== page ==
The Lifeline Assistance program (popularly called the Obama Phone program) provides financially disadvantaged Americans with a free cell phone and 250 minutes of airtime each month. The service is free in order to help those who can’t afford a cell phone so they can keep in touch with employers, health care providers and family. But now the state of Georgia has begun charging each user a $5 fee each month for what is supposed to be a free service.
Georgia state Public Service Commissioner Doug Everett says that the fee is designed to reduce fraud in the program. Everett says that the cell phone providers are not adequately verifying low-income requirements and the one-phone-per-household rule.
While it’s true that fraud has been discovered in the Lifeline program, the FCC has already instituted strong measures to combat it. In Georgia’s case, there were over one million Obama phone recipients in 2011, but the FCC’s measures have reduced the number to about 740,000. Still, the state measure proceeded and obtained final approval in early October.
The cell phones are paid for and provided to the recipients by various telecommunications companies such as Safelink Wireless, Assurance Wireless and ReachOut Wireless, and the cost of the monthly service is subsidized by the FCC’s Lifeline Assistance program. The money for the subsidy comes from the Universal Service Fee charged in phone bills to paying landline and cell phone customers.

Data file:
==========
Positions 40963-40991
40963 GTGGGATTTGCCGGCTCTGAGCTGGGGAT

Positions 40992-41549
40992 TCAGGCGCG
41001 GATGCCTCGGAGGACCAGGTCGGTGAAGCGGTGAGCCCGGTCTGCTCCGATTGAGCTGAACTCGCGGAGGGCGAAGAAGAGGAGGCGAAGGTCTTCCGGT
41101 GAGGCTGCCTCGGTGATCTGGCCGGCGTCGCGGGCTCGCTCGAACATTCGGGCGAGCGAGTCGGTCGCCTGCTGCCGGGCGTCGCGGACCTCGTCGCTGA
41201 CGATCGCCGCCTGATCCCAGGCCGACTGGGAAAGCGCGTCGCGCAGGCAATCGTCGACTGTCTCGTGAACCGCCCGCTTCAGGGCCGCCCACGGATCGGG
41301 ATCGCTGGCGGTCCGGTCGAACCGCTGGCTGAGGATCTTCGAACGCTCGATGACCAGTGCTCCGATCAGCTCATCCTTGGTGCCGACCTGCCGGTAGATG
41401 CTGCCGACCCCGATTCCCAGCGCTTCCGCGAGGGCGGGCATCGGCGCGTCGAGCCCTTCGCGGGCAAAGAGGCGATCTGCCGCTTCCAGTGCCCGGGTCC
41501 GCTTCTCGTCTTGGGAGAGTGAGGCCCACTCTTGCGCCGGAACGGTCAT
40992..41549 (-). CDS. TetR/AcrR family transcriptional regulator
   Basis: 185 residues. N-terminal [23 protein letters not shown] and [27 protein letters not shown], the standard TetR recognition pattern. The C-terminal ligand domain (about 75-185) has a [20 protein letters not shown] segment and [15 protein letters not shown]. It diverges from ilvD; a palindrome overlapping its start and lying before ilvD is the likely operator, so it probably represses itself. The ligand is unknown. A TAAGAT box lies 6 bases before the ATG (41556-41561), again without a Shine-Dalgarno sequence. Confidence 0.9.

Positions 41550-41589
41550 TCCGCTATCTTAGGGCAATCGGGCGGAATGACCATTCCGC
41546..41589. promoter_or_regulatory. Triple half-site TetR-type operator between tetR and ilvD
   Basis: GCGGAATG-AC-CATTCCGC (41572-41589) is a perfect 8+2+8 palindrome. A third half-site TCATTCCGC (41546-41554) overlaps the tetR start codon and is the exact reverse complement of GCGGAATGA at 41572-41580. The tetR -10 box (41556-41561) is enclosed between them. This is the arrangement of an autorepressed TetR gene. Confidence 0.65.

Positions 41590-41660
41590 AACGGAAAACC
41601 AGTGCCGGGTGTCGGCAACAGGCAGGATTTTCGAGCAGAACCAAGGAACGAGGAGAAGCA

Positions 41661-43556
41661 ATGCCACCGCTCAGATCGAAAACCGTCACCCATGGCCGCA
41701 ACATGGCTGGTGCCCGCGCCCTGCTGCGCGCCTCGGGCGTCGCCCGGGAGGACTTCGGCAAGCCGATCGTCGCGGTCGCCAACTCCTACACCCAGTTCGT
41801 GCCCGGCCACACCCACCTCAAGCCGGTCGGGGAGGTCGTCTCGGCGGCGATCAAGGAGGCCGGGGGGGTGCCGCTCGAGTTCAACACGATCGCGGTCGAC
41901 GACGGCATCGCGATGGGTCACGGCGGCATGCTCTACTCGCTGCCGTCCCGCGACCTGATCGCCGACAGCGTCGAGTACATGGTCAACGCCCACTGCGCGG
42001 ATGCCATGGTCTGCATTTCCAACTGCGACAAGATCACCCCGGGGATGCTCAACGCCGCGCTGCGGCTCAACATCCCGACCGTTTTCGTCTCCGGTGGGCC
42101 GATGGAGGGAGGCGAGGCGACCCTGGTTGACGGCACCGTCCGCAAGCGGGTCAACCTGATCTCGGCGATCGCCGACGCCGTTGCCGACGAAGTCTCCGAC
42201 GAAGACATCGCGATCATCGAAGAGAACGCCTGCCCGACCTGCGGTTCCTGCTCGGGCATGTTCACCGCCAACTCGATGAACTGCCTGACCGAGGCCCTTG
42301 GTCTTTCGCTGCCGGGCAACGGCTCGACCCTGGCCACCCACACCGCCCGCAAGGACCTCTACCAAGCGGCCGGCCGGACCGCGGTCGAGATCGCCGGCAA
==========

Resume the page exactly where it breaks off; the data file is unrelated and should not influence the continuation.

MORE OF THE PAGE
But the new $5 monthly charge is already being challenged by CTIA, the cell phone industry association that represents the vendors of these phones. In fact, the CTIA filed a lawsuit months ago when they heard of the potential new state measure.
The CTIA suit claims that the state of Georgia overstepping its authority by, in essence, setting cell phone rates thorugh the $5 fee. Senior vice-president and general counsel for CTIA said in a statement:
“CTIA will continue to challenge the Georgia Public Service Commission’s decision to set rates on wireless service, which would make Georgia’s consumers pay more than they do today”
Consumer advocacy groups are fighting back. Liz Coyle, spokeswoman for the non-profit Georgia Watch group said, “While we certainly recognize there are instances of fraud and abuse, we believe measures taken on the federal level to crack down on that are working.”